88Bikes Foundation was established in 2006 when the organization decided to raise funds to send 88 bikes to the Palm Tree Orphanage in Phnom Penh, Cambodia. Since then, the foundation has delivered over 4,000 bikes to children in 14 different countries around the world.
$88 is the amount needed to send a bike to a child, however, the organisation welcomes donations of any size. $50, for example, will help support the costs of entrepreneurial bike share and bike shop programs, run by formerly-trafficked girls in India and the Balkans. It is these girls that the foundation aims to help the most – survivors of the abuse of human trafficking – by using bikes to help bring back a sense of freedom and enjoyment to their lives.
“We partner with vetted, locally-run NGOs, purchase bicycles from local vendors, hire local labor and connect each survivor one-to-one with her donor. Our volunteers return to lead bike rides, organize repair clinics, even paint murals and lead dressmaking workshops!”
The power of one-to-one philanthropy is an integral aspect of the foundation’s vision. Each bike sponsor provides their name, along with photos of themselves. In return, they receive a photograph of the girl they’ve helped and her bike, and sometimes a letter from her too.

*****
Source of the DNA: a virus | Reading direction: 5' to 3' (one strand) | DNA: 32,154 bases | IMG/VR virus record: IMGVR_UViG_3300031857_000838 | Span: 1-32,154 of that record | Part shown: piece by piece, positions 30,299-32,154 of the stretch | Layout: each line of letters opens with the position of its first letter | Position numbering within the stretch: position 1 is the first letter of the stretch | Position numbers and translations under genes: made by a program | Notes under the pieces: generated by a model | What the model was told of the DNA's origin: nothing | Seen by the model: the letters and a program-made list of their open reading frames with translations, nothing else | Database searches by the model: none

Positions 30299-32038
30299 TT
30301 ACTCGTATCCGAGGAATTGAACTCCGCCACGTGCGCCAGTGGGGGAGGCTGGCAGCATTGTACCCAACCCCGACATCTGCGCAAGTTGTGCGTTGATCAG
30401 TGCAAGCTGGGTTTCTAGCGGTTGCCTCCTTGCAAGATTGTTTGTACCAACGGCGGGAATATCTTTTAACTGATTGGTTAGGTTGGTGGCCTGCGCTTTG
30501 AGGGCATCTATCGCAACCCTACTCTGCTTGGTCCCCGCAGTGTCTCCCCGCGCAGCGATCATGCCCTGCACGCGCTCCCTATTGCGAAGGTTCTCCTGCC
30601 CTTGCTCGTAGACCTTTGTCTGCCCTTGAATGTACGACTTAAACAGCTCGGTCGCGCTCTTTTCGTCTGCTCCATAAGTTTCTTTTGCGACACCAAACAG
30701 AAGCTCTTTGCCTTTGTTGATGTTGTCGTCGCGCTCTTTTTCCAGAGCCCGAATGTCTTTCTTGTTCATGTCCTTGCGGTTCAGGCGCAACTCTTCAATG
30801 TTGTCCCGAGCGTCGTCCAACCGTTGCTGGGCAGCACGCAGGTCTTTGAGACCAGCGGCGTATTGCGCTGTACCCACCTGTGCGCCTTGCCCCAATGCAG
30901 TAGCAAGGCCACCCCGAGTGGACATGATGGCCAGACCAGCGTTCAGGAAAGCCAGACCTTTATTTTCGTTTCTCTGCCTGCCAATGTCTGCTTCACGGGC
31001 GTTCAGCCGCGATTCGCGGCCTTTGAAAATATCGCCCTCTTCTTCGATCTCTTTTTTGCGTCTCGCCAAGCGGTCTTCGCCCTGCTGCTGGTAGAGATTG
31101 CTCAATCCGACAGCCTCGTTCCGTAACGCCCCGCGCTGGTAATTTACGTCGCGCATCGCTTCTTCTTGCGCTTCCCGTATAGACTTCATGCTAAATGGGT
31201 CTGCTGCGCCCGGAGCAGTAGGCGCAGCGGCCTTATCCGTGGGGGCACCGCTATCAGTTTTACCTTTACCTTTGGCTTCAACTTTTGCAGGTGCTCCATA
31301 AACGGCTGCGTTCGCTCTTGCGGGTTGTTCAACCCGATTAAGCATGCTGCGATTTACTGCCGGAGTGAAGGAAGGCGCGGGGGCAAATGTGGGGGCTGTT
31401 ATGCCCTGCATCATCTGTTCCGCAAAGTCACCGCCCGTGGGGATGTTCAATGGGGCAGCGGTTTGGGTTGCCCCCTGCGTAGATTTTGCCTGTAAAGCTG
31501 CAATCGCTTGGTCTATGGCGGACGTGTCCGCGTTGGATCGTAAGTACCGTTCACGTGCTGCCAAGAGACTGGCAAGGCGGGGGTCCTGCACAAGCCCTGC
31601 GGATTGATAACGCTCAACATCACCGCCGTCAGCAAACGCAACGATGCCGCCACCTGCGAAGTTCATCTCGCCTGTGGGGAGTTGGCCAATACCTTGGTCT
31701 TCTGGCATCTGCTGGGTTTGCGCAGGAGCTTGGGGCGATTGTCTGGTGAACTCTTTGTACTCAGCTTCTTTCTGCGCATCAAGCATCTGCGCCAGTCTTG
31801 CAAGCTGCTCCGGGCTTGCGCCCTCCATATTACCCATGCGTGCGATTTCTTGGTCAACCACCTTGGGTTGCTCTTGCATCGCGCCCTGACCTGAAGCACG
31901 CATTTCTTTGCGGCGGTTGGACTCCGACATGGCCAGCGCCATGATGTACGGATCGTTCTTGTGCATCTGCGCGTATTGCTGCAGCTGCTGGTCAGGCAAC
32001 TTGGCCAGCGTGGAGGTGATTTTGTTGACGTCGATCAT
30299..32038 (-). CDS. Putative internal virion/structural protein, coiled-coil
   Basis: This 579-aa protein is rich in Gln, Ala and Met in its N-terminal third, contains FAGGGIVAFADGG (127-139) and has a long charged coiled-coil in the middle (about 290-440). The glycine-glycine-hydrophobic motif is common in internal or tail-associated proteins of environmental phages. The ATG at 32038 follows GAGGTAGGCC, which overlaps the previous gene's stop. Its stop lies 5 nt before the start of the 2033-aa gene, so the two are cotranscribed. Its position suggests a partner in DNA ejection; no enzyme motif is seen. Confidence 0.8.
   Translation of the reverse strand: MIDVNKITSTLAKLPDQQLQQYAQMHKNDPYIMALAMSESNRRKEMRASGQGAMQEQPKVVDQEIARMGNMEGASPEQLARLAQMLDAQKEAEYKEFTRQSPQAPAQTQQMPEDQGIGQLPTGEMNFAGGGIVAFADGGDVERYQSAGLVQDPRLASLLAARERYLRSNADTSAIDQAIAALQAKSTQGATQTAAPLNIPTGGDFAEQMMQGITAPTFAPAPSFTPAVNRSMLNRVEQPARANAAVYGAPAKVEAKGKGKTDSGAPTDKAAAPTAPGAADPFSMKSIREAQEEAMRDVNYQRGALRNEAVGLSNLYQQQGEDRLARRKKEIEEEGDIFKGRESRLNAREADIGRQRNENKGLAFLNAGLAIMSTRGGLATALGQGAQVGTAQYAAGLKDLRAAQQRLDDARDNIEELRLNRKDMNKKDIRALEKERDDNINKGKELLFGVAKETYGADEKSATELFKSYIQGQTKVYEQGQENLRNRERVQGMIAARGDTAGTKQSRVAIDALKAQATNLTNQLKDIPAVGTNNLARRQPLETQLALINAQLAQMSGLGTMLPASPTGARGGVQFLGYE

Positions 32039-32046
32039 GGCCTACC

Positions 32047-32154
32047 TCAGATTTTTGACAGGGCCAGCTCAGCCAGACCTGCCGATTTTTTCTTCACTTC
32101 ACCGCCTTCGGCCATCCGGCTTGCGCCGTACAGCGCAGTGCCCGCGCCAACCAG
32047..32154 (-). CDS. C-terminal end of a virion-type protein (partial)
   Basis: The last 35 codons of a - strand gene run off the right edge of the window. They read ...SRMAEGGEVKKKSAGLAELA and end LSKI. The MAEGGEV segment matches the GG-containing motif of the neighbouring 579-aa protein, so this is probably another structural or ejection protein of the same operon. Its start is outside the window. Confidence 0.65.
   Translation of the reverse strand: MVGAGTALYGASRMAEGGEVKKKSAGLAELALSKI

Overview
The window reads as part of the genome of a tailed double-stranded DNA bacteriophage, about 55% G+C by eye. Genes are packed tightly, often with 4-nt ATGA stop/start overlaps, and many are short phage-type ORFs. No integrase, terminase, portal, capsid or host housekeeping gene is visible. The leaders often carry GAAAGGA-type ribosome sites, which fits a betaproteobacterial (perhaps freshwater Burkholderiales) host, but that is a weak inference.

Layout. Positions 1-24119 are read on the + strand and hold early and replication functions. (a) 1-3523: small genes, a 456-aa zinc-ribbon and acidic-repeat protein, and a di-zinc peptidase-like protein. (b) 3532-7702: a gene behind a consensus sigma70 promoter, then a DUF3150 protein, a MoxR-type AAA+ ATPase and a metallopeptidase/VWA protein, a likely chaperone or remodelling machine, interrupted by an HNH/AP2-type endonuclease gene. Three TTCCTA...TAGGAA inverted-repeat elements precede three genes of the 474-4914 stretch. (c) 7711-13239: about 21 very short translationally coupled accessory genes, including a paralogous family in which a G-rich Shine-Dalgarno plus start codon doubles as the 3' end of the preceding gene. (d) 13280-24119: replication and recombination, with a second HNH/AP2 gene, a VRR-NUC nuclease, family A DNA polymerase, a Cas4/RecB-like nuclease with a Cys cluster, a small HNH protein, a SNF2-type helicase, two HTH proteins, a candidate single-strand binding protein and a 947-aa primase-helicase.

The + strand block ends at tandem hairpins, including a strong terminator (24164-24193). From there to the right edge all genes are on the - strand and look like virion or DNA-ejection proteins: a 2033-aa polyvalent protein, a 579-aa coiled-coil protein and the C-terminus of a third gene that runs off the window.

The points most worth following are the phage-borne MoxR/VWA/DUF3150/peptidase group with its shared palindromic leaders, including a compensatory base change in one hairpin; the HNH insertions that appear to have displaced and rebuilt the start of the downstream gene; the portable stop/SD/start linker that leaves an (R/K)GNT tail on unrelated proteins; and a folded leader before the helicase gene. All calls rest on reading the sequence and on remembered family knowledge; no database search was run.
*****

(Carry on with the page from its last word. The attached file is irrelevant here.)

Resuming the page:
“We work hard to ensure that every penny donated is a direct contribution to the purpose of the project– buying bikes for kids in challenging places, and supporting the ongoing bike culture that we leave behind so that it can continue to be a source of joy and inspiration for the kids as they grow up.”
Past projects have included endowing bikes to an ashram in Bihar, India, that shelters survivors of sexual slavery. Project Asha, inspired by one of the girls at the ashram, has since grown into a mission to send bikes to girls who have experienced similar abuse in SE Asia, Eastern Europe and the Philippines. There, bikes provide a “catalyst for healing, health, and of course, happiness.”
Back in 2008, the foundation sent 200 bikes to refugees of the Ugandan Civil War at Patongo, helping orphans, former child soldiers and street children between the ages of 5 and 17. In 2011, 88Bikes launched their project Villages, which culminated in 1,300 bikes being sent to children in rural villages, including orphans in Mongolia, vulnerable children in Mozambique, as well as kids in Nepal, the Najavo Nation and a South African township. Again, bikes have provided the perfect means to “get to school, get to the market, play with their friends and most importantly, have fun!”
Most recently, the Passport to Happiness Project aims to generate funds to sustain the growth of the foundation – from fixing up bikes and replacing tyres, to painting inspiring murals and teaching girls new artisan skills like dressmaking.
All images copyright Dan Austin.